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Purchasing - Frequently Asked Questions


 

Purchasing

1906 College Heights Blvd., #11099

Service Supply Building, 108

Bowling Green, KY  42101-1099

270-745-3056

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The Kentucky Model Procurement Code is a set of laws and regulations regarding the methods and procedures we use to purchase goods and services. 

WKU Purchasing must review and sign all University contracts. Only those individuals specifically designates in writing by the Board of Regents can authorize purchases. State regulations (Kentucky Revised Statutes) must be followed at all times to insure that all purchases are legal. So, please involved WKU Purchasing before committing your department. Unauthorized purchases are a violation of University policy.

According to KRS 45A.100, any purchase up to $40,000 falls under the small purchase administration regulations. Any purchase $40,000 or greater requires an authorized contract. If your purchase is between $20,000 and $40,000 and is not available through an existing contract, three quotes should be obtained and forwarded to Purchasing along with the requisition for purchase.

Some vendors require contracts of their own even if the purchase amount is below $40,000. WKU Purchasing must review all vendor contracts with the appropriate parties and the designated Purchasing Agent will sign the contract and authorize initiation of work.

A RFI is a general request for information that is posted publicly so all vendors have equal opportunity to share their information. The purpose of the RFI is to gather enough knowledge on the product/service to decide if it is something the University should purchase, and/or to develop general specifications to later assist in putting together a RFP. Another option with the RFIs is prequalification of vendors so when a RFP process begins vendors have already been prequalified. This may reduce getting many unqualified proposals in to review during the RFP process.
A RFP (competitive negotiation) is a request for proposal and typically involves purchasing some type of service or maintenance. A RFP is initiated when it has been established that either by KY law or the best interest of the University, a contract is necessary. The process involves a University committee and a thorough review of the product/service price, references, financials, support levels, resumes, experience, company history and etc. The RFP can be customized by the Purchasing Agent and committee to meet the individual needs of your department. The University committee will evaluate and score each proposal based on established evaluation criteria. Once a decision has been made, the Purchasing Agent will work with the committee to customize a contract and then negotiate and finalize the contract with the winning supplier. (See KRS 45A.370)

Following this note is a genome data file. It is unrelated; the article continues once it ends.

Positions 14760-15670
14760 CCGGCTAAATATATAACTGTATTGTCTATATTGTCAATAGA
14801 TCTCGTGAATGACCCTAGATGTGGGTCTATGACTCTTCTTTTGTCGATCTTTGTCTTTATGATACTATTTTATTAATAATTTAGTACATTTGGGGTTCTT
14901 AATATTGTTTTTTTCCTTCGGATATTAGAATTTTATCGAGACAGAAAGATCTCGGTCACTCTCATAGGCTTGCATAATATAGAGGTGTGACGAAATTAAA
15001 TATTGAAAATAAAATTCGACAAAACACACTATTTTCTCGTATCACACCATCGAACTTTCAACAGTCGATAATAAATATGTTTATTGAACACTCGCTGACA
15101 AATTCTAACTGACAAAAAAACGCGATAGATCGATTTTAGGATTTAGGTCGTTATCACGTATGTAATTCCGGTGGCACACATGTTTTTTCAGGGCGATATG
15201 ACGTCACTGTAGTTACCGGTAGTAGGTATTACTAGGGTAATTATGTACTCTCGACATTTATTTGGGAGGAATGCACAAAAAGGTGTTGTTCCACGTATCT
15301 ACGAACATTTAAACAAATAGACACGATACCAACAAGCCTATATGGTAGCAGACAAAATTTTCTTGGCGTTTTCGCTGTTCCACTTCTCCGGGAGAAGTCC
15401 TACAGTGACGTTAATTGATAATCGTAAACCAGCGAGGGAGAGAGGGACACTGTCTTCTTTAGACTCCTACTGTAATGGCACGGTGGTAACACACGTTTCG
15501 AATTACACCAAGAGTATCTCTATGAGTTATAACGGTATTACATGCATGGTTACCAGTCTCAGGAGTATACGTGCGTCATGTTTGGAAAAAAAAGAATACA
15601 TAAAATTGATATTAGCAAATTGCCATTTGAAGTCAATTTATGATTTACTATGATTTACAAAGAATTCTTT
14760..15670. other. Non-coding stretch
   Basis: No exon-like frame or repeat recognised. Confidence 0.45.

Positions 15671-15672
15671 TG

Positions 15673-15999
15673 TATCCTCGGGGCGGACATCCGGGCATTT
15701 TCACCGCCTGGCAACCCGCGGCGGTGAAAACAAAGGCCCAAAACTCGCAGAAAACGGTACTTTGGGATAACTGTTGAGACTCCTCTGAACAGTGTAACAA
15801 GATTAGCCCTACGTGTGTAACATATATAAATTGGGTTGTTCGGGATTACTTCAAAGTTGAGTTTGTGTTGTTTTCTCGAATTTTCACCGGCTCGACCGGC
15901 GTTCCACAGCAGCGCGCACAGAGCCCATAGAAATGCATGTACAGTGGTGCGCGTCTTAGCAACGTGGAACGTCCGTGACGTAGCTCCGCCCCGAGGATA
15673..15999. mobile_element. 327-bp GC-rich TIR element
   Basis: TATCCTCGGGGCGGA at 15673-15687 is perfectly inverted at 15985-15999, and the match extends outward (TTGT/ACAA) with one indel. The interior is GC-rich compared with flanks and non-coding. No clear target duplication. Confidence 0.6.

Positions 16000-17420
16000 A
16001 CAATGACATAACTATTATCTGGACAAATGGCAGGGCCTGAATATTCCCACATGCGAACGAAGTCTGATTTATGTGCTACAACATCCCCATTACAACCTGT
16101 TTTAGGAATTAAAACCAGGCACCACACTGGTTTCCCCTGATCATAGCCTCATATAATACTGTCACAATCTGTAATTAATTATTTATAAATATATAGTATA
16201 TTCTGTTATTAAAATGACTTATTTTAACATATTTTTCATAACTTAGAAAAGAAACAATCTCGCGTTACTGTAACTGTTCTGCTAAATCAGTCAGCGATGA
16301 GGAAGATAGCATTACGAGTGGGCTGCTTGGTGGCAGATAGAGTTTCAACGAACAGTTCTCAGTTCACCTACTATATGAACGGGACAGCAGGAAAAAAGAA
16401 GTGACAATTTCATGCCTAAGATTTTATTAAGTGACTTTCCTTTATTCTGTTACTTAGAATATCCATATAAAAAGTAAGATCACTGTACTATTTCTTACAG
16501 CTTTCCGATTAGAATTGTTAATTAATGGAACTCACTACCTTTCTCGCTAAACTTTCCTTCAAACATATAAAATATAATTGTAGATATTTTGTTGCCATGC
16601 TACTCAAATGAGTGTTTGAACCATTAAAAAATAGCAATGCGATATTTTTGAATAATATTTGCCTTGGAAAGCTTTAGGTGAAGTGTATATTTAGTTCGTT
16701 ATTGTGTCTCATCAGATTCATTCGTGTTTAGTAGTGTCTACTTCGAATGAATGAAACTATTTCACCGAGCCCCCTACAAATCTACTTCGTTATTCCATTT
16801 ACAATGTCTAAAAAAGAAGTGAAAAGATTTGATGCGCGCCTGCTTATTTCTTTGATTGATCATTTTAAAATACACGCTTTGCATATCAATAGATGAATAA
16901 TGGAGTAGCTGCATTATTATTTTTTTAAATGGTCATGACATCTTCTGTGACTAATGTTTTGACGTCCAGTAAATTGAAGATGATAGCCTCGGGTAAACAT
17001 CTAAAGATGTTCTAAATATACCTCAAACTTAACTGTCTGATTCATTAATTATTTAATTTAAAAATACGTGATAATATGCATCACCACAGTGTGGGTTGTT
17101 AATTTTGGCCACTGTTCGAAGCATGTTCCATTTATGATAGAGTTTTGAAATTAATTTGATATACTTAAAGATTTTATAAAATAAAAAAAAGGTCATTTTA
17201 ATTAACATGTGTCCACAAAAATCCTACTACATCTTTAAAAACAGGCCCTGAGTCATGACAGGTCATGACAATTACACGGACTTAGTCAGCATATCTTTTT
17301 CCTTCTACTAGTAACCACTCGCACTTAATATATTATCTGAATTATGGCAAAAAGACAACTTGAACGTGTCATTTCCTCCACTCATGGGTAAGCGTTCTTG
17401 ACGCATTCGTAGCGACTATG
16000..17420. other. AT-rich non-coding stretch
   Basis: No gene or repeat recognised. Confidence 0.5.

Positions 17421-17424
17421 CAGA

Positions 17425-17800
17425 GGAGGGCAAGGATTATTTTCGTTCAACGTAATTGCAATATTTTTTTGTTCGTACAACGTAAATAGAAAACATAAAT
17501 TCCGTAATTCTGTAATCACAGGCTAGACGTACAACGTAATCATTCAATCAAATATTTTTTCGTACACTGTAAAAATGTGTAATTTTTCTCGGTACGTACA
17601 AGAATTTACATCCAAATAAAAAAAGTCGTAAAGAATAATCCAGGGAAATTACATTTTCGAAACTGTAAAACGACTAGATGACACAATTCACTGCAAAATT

A Bid (competitive sealed bidding) is a request for pricing on things like equipment lists or large equipment purchases. A public bid opening is held on the opening date. An award is made based on the lowest bid. (See KRS 45A.365)

Yes. Depending on the nature of products or services being purchased it can sometimes be advantageous to the University to participate in a RFP or Bid process even if it's not required based on dollar amount. This will allow thorough unbiased vendor selection and the utilization of your Purchasing Agent in negotiating a contract specific to the University's needs and goals. 

There are times we can skip the RFP or Bid Process if an existing contract is evaluated thoroughly and deemed appropriate for our use. WKU utilizes many existing contracts established by other universities, state institutions, and purchasing consortiums. However, depending upon the type of service/product being procured, it is not always in the best interest of the University to piggyback on another contract. While at times this is appropriate, there are other times when it is advantageous for us to negotiate and establish our own individual contact with our own terms and conditions.
When you are tasked with a project that should eventually result in procurement, call or email your Purchasing Agent immediately so they can assist you in an information gathering process before initiating a RFP or Bid. It is important that information gathering is done in a way that will not create bias or give some vendors information that may give them an advantage during the RFP process and competitive negotiations. This could result in a RFP or Bid disqualification which would exclude any vendor given special preference, or a RFP or Bid protest (See KRS 45A.285) which will require the winning contract to be put on hold until the protest is resolved. A department should not independently do vendor reviews, select the vendor they want, and then contact Purchasing to do a RFP whether a RFI (Request for Information) would be advantageous and how to handle things like vendor demos and other information gathering. The Purchasing Agent will provide structure, organization, and supply management expertise to a committee that is crucial for an efficient and successful project.

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 Last Modified 7/1/19